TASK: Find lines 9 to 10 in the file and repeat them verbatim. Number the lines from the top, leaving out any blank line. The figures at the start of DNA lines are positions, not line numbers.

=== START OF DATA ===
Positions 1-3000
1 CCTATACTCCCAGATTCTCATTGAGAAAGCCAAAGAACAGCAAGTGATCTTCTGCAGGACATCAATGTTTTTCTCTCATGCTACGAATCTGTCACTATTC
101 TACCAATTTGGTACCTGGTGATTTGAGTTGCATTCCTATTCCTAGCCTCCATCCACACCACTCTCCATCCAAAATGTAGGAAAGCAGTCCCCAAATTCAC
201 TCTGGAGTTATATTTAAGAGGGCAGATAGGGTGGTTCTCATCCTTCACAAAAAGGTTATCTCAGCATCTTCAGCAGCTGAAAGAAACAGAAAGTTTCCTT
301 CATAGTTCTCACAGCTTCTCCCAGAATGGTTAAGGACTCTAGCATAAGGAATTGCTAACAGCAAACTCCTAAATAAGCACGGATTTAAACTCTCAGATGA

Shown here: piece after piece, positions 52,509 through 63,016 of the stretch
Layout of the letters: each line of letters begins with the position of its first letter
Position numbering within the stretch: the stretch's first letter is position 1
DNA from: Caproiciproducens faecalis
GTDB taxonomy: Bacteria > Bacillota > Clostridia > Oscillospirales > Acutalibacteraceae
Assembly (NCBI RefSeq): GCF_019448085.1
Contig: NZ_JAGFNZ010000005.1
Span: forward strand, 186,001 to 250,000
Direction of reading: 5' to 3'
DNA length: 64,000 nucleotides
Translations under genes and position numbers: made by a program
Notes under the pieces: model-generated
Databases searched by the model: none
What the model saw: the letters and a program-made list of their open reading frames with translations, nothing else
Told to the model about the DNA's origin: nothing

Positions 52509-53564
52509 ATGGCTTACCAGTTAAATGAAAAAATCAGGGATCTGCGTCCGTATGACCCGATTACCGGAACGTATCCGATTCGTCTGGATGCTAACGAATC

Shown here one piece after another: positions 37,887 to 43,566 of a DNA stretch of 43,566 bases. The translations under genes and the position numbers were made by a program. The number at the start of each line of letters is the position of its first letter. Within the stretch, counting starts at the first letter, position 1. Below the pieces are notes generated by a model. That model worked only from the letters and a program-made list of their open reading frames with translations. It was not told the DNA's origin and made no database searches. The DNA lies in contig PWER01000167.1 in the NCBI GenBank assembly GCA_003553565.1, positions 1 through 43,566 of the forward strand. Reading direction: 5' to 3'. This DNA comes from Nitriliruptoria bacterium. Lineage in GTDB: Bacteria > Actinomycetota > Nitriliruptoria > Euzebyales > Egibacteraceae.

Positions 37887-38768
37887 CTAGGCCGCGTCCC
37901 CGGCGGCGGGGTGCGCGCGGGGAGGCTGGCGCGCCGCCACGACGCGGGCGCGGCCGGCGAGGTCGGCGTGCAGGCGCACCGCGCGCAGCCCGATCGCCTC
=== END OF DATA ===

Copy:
DNA from: Caproiciproducens faecalis
GTDB taxonomy: Bacteria > Bacillota > Clostridia > Oscillospirales > Acutalibacteraceae